Which medications and newer therapies are used in the treatment of constipation?

Updated: Jul 05, 2019
  • Author: Marc D Basson, MD, PhD, MBA, FACS; Chief Editor: BS Anand, MD  more...
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Answer

Medications to treat constipation include the following:

  • Bulk-forming agents (fibers; eg, psyllium): arguably the best and least expensive medication for long-term treatment

  • Emollient stool softeners (eg, docusate): Best used for short-term prophylaxis (eg, postoperative)

  • Rapidly acting lubricants (eg, mineral oil): Used for acute or subacute management of constipation

  • Prokinetics (eg, tegaserod): Proposed for use with severe constipation-predominant symptoms

  • Stimulant laxatives (eg, senna): Over-the-counter agents commonly but inappropriately used for long-term treatment of constipation

Newer therapies for constipation include the following:

  • Prucalopride is a prokinetic selective 5-hydroxytryptamine-4 (5-HT4) receptor antagonist that stimulates colonic motility and decreases the transit time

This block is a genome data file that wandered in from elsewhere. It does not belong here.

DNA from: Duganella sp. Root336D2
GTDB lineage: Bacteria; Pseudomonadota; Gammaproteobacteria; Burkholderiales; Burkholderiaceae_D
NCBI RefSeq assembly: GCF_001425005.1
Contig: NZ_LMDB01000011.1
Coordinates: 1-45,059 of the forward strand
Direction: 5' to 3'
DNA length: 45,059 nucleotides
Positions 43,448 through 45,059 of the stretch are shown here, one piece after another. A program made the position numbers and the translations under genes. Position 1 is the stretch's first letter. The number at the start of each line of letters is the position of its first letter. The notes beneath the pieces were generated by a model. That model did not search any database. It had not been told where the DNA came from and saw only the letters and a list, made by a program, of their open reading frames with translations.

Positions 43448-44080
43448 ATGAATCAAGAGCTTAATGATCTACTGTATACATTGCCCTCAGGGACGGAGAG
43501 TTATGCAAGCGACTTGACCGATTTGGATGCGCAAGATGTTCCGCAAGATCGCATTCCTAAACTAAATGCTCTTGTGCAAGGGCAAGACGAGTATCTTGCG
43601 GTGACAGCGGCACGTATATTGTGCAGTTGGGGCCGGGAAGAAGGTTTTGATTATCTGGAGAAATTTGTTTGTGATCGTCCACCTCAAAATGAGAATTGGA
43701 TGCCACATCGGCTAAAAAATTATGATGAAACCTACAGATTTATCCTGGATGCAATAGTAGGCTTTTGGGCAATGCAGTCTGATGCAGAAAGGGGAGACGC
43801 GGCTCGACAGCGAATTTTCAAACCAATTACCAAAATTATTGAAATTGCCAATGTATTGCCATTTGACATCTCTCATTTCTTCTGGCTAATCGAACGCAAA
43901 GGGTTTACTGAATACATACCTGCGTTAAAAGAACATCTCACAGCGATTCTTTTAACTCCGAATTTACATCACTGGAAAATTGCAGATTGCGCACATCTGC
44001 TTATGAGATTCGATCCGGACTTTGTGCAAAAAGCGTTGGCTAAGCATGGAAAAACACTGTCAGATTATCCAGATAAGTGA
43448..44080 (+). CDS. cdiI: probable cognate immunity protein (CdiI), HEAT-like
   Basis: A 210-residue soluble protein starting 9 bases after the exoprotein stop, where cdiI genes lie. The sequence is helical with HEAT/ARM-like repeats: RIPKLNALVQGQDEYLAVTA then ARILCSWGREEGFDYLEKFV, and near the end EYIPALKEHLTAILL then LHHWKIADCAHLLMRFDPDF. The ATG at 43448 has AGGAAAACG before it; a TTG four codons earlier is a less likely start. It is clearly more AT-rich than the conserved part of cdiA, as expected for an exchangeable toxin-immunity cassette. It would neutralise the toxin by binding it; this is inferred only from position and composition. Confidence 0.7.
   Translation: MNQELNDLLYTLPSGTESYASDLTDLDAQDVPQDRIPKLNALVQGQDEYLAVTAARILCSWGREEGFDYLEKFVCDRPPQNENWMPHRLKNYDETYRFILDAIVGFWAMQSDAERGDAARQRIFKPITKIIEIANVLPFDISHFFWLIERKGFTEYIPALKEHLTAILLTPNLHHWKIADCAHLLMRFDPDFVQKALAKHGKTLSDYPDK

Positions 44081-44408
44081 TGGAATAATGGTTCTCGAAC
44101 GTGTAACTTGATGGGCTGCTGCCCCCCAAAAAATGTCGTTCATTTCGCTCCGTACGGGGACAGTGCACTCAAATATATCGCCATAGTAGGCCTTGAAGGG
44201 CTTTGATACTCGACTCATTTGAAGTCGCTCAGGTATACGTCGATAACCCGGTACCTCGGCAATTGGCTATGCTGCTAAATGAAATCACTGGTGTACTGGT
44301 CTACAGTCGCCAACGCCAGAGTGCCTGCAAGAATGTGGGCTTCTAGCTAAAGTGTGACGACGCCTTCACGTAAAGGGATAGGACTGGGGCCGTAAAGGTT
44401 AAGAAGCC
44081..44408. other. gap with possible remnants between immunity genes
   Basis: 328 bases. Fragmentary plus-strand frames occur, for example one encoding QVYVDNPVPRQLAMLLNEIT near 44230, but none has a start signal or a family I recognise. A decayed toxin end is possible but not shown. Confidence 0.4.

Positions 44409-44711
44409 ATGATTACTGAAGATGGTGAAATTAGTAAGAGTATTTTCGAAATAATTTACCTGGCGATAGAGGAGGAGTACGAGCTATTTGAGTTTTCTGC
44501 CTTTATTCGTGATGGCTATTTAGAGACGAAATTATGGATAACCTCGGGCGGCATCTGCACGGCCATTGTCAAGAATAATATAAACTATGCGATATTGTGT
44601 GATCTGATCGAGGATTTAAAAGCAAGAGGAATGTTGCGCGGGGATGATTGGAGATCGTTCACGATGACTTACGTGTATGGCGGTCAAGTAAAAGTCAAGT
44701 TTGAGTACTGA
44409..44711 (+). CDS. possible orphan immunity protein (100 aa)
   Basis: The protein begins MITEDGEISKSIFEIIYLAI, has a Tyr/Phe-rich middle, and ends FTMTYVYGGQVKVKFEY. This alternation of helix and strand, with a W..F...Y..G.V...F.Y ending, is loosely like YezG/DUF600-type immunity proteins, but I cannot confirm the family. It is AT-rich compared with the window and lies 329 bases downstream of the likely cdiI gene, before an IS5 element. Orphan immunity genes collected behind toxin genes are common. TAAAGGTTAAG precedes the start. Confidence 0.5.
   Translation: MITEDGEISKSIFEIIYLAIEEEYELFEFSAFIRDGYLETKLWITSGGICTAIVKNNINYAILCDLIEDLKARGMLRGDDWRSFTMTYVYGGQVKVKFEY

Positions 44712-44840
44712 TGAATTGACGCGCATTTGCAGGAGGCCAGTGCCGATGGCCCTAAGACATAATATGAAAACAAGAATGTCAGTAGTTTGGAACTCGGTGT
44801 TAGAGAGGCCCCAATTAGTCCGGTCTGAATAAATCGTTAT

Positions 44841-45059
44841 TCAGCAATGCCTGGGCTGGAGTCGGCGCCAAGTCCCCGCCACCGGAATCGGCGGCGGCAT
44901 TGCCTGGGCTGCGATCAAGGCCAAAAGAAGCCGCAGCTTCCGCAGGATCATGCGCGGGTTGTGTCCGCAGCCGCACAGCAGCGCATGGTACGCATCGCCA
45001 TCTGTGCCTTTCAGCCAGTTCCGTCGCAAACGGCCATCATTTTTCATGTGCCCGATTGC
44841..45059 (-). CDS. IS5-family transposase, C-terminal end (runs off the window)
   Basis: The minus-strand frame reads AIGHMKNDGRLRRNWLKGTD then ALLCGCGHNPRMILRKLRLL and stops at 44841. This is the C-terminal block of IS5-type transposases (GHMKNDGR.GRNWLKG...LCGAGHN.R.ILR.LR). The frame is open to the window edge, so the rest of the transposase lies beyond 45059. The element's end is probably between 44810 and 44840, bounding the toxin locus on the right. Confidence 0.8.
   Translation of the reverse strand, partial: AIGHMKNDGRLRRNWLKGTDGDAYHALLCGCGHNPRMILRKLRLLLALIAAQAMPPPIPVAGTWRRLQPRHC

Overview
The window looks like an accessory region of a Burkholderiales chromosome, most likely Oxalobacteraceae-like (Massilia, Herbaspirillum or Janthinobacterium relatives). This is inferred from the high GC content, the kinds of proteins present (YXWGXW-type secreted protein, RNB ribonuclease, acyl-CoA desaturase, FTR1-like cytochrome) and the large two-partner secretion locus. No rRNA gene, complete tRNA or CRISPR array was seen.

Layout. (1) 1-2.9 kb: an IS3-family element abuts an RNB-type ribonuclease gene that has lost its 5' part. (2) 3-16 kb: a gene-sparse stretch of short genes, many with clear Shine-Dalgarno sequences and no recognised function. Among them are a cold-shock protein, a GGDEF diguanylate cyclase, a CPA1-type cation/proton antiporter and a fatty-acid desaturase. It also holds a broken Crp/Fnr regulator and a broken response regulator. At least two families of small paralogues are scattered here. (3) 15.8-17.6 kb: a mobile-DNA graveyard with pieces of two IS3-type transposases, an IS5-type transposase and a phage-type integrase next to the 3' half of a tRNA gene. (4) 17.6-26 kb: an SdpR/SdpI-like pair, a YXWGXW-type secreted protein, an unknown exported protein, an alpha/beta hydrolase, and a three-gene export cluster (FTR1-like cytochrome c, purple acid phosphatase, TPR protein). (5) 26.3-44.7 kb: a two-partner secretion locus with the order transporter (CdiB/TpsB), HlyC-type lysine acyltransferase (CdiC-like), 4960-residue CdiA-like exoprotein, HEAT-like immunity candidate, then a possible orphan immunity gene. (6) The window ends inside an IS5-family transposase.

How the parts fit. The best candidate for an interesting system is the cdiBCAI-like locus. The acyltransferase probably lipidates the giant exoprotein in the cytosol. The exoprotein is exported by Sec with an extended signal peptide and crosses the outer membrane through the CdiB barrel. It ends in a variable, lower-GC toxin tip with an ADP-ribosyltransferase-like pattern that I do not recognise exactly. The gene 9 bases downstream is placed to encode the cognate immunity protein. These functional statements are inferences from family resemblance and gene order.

• The osmotic agent lubiprostone is FDA approved for constipation caused by IBS [3] and opioid-induced constipation [4] in adults with chronic, noncancer pain

  • Linaclotide [5] and plecanatide [6, 7] are guanylate cyclase C (GC-C) agonists; they are indicated for chronic idiopathic constipation. Additionally, linaclotide is indicated for constipation caused by IBS in adults

  • Several peripherally-acting mu-opioid receptor antagonists (PAMORA) have been approved by the FDA for opioid-induced constipation in adults with chronic noncancer pain and/or for palliative care (eg, naloxegol, methylnaltrexone, naldemedine)

See Treatment and Medication for more detail.


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